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The Horizon, phase 1
Uses: condo, townhome
Address: Tyee Road at Gaudin Road
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The Horizon, phase 1, is a four-storey woodframe condo featuring 35 studio, one-bedroom and two-bedroom units.... (view full profile)
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[Vic West] The Railyards | Condos; townhomes | Under construction


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#21 aastra

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Posted 04 February 2009 - 06:01 PM

So most of the (Songhees) buildings now look unattractive and dated. Such is the fate of most architecture.

This is the part that I disagree with. Those first buildings on the Songhees looked unattractive and dated right out of the box. The worst culprits over there are terrific examples of the sort of cheap and generic resort architecture that I despise so strongly. It's supposed to look prestigious, but it actually looks faux (not genuine). It's supposed to seem as if Victoria had provided some sort of unique inspiration for it, and yet you can find virtually indistinguishable stuff in Vancouver, or Whistler, or Kelowna, or Anaheim, CA, or a hundred other places.

The modern wing on the Laurel Point Inn still looks great, don't you think? It's a contemporary of the first Songhees buildings. Glassy buildings tend to age very well.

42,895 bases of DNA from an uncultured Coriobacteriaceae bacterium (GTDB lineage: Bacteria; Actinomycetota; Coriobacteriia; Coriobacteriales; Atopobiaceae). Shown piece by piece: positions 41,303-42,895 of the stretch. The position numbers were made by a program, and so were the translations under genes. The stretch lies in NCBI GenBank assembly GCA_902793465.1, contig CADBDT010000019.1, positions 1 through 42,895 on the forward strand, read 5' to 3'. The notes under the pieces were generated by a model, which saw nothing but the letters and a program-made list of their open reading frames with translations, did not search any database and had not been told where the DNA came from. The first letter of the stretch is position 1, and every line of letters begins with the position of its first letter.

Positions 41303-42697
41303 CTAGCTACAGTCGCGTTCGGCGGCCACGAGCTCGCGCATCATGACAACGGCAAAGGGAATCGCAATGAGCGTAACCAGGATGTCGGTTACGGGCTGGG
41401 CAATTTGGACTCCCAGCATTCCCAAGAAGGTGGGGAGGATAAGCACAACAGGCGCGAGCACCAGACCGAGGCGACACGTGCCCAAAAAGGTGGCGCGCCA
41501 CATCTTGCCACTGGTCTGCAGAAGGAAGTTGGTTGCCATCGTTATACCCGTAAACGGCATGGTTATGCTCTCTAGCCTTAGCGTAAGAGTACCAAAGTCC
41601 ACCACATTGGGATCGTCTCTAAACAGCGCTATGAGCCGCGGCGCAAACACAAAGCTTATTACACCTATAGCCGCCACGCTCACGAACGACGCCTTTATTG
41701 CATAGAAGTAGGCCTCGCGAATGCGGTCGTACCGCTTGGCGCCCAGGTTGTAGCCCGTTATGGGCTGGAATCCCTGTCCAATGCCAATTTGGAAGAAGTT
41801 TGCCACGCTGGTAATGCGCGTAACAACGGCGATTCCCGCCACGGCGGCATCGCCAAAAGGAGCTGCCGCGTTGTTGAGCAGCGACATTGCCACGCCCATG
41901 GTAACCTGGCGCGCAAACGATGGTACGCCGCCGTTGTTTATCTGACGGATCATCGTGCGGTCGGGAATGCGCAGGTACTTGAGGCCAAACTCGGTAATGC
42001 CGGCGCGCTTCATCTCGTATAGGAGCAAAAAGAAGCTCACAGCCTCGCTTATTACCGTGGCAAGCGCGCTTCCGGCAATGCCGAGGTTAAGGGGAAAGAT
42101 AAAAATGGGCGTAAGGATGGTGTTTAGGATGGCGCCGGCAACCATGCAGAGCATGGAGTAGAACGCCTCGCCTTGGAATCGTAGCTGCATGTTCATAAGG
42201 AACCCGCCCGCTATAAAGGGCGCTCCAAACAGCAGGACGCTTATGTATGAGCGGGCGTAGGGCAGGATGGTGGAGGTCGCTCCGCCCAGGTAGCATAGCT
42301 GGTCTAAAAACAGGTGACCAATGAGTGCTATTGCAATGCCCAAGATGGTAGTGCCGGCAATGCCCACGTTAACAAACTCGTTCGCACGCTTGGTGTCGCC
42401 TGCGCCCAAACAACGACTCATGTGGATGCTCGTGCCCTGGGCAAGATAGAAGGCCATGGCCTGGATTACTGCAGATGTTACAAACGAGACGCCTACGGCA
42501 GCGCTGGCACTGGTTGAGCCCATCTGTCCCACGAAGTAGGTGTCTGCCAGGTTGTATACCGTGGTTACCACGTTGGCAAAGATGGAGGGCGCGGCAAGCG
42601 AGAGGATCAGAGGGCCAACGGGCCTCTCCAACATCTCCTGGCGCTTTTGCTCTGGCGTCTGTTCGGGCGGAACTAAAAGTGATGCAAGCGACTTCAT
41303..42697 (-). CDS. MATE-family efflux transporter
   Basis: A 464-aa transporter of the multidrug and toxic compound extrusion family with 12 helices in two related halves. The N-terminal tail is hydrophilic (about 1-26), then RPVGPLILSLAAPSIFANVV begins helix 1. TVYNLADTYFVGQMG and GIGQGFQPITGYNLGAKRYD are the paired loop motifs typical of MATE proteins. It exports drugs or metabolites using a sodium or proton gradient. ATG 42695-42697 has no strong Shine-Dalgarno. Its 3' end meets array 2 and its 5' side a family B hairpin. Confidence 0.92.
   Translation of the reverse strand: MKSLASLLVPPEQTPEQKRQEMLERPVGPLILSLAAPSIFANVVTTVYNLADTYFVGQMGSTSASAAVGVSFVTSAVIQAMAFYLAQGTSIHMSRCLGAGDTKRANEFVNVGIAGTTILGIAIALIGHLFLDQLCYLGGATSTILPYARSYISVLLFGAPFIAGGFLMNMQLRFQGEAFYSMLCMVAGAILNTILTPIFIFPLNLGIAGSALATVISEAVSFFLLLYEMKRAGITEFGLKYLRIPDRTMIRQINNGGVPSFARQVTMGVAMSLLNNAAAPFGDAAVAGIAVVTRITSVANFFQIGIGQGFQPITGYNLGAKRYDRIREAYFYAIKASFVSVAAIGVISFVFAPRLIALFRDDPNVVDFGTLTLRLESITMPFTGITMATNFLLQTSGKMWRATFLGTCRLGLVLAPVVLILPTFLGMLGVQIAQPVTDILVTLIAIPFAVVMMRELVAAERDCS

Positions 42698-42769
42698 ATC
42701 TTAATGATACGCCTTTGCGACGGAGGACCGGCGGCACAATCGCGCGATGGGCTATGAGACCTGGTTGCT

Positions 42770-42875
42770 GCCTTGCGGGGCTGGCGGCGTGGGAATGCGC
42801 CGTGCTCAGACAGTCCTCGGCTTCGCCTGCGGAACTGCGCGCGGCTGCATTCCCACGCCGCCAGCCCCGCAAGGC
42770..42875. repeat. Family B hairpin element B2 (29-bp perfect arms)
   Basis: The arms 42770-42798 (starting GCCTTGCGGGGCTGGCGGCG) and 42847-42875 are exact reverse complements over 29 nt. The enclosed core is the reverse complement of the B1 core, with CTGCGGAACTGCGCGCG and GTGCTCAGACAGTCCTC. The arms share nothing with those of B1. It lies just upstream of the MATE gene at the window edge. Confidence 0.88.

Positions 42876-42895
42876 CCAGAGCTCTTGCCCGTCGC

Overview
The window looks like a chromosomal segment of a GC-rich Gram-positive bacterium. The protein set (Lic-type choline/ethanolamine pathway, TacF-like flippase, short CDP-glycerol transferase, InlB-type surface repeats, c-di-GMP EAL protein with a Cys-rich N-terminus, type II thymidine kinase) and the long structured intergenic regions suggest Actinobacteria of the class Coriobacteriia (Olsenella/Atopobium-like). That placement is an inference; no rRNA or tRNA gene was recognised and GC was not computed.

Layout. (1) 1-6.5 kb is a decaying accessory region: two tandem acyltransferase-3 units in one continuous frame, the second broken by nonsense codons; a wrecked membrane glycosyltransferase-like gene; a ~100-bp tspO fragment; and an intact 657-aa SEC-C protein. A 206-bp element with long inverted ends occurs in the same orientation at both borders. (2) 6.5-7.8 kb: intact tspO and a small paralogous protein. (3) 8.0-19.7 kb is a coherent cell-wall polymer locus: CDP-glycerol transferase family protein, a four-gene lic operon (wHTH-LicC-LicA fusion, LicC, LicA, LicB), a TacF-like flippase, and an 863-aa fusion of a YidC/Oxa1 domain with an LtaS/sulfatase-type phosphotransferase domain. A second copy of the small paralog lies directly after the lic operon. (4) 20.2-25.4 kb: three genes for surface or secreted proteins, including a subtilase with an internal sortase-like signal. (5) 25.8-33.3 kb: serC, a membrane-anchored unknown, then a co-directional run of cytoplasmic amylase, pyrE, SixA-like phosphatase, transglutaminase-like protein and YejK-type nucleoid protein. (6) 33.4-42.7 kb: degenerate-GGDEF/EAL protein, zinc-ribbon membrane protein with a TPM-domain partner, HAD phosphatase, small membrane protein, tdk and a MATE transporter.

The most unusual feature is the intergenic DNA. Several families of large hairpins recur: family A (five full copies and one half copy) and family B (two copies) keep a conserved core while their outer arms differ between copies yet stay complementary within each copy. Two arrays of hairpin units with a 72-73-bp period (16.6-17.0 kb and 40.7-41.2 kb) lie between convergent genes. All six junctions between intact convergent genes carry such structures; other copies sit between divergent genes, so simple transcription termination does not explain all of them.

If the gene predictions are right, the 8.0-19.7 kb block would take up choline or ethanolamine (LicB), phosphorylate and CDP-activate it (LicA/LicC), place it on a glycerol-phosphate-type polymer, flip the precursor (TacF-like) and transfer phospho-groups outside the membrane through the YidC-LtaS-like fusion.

But as you say, more money buys better materials and (often, but not always) a better design.

#22 G-Man

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Posted 05 February 2009 - 08:28 AM

Welcome Ernesto,

I too love the original townhomes at Railyard. I imagine that as they age they will increase in value due to their unique design and location.

I still have to worry about the rest of the site and I think moving to detached housing would be a huge mistake. Moving towards the density and use that is seen at selkirk or even dockside on the southern end of the site would be appropriate though of course doing in the style of the rest of the Railyard.

#23 Guest_Marcat_*

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Posted 05 February 2009 - 10:10 AM

Well I vastly enjoy the townhouses along the Goose, I find this area, just like Selkirk should have had more density. The idea of using up old industrial lands is great, but make the most of it, when its gone, its gone! - I would have liked to see more height on the buildings further back from the townhouses, to create a bigger population base and wider vibrancy down there.

#24 Bernard

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Posted 05 February 2009 - 11:54 AM

What I think Railyards has done well as well as Selkirk and where they differ from Songhees is in the useless grass around the buildings. That dead lawn all around so many apartment buildings and condos makes for a dead space. Railyards and Selkirk have avoided this mistake.

#25 Kapten Kapsell

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Posted 08 March 2009 - 03:54 PM

Wow I can't believe that this thread has been dead for over a year.

Anyways was over in Vic West yesterday and noticed that the sign at Railyards says that there are new lofts common to the site with the address of 787 Tyee.

Is this just an old sign referring to the building that is already there or a new sign?


This must be referring to the next phase of the development? The Gateway is at 797 Tyee road, so 787 should represent a new phase.

#26 jklymak

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Posted 08 March 2009 - 09:38 PM

I liked the development right from the start because of its design, its modest scale and its so far good site planning. ... Nonetheless, what is there is a human, interesting neighbourhood in a spectacular location that seems to have been enhanced by what has been done so far. Selkirk Water(s?) is one of the nicest spots in Victoria in spite of the noisy scrapyard.